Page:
The phone rang after breakfast. "Let me just start by saying this is an emergency," my friend spoke in a hushed, urgent tone. Her accent is heavy when she is shaken. "I found out that there's a chance that…" He what? "So I took her for a special interview and they think it's true…" She's six. "We didn't sleep at the house last night. He's coming back home tomorrow morning. The police told me to take out all my important documents and anything with sentimental value…"
I brought boxes. I rode her new bicycle to my garage and went back. Thinking about my daughter's playmate since birth – her world severely upended – my stomach churned ill and my body trembled with adrenaline. Three days prior we'd made plans to play at her house next week. It's on the calendar.
He is ominous, the man who did this. Five and a half years now I've been listening to the retelling of horrors going on behind closed doors. Verbal abuse, threat letters, bold lies, power games, extreme intimidation. Shoving and slapping. Why didn't she leave? Of course she never imagined that their precious only child wasn't safe. The girl adored her daddy on the occasions he was home. And then there was the money. She had no income apart from his. But the main thing was the fear of starting over in middle age without direction in a foreign land.
More friends came. I photographed an inventory of every room. She sorted, we packed, that's mine, that's his, and in a matter of hours we ransacked the house – certain prints missing from the walls, old clothes and unessential toys littering the floor, kitchen chairs without a table, clouds of dusty dog hair in corners where furniture had stood, no more kindergarten artwork displayed from every angle. Somewhere a 10x10 storage unit contains all that is left of her life: hope for a new one.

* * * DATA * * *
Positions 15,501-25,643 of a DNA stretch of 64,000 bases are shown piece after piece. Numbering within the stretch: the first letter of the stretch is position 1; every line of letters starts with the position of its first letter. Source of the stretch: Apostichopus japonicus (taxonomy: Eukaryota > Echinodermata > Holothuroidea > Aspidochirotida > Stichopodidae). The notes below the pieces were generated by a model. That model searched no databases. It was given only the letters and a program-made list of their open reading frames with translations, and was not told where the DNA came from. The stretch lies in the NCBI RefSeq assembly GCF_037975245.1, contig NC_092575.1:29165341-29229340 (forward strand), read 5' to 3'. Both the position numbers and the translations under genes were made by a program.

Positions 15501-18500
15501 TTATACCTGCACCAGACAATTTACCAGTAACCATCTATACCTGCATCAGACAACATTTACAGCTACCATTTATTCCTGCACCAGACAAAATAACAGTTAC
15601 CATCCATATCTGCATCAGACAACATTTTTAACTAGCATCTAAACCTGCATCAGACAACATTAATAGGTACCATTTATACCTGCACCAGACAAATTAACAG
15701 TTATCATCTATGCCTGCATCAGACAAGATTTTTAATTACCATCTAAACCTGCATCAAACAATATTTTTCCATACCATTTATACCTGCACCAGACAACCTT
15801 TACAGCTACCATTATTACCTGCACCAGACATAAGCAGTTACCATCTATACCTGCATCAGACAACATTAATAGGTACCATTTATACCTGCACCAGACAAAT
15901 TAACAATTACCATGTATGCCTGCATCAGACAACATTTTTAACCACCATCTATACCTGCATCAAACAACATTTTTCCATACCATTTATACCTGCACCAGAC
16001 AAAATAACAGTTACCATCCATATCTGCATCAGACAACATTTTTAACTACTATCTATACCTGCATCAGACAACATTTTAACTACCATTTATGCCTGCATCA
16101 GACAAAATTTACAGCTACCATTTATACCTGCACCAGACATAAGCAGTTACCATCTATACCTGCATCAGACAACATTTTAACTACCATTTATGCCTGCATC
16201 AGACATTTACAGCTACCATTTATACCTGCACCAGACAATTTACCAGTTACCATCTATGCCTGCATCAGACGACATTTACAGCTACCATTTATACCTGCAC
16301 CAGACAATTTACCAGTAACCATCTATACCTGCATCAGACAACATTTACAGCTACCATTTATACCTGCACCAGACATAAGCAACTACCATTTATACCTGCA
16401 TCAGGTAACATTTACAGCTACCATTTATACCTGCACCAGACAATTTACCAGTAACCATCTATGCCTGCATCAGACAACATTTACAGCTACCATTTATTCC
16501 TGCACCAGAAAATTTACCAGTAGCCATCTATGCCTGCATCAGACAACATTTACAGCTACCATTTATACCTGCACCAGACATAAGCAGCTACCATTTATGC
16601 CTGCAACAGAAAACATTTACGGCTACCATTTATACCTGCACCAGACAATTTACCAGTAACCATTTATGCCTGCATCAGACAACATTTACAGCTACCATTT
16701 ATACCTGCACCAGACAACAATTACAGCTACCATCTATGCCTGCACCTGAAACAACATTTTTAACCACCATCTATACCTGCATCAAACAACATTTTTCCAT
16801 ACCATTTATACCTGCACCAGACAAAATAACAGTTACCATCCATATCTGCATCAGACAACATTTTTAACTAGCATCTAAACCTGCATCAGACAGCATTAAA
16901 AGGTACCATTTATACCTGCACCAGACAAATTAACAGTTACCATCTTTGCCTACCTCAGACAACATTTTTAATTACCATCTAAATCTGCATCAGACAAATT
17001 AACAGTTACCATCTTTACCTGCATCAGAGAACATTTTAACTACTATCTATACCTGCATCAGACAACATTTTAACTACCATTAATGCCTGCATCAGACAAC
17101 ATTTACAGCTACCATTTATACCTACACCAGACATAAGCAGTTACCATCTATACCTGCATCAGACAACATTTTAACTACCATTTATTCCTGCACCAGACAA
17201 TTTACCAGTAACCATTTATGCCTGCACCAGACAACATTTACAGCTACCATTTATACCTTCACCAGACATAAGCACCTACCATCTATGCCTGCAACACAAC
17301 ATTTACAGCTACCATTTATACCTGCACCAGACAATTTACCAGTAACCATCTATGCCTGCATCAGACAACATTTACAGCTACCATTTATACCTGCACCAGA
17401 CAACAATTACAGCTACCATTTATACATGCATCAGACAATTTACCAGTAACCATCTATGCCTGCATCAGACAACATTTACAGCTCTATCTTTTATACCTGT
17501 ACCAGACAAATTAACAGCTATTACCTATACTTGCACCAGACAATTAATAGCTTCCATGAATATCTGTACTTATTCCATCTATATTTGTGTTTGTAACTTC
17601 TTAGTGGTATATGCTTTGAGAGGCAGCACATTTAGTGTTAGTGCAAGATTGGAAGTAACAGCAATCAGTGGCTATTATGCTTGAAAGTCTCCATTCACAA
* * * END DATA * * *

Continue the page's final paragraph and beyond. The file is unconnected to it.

I don't want to be involved in this. I don't want her bank statements, baby photos, and Picasso from Germany stashed in my basement. Even so, it's an honor to be entrusted with the things most dear.
With shrieking pledges of divorce ringing in her ears, she's been getting dental work done on his insurance, getting aptitude testing and career counseling, and making sure her foreign visa was renewed even though it wasn't due for another two years. Last year she went through the "what if" scenarios with a lawyer. Yet as bad as things were, she was tolerating it and hoping that those papers wouldn't come too soon, not until she'd started some classes, not until she had a plan for the afterlife, maybe not at all. Certainly she didn't want to make the first move.
She cashed out the checking account and we locked up and left. She got a new cell phone that he couldn't trace. The police wanted her at the station to record a call accusing him of the crime. I returned home feeling I'd lived a twisted day in a tv melodrama. Unreal - if only it were.
Reynosa - Our hearts are full. Melody and I spent the six days between Christmas and New Year building a house for a single mom in Reynosa, Mexico. Brenda has four...
2 years ago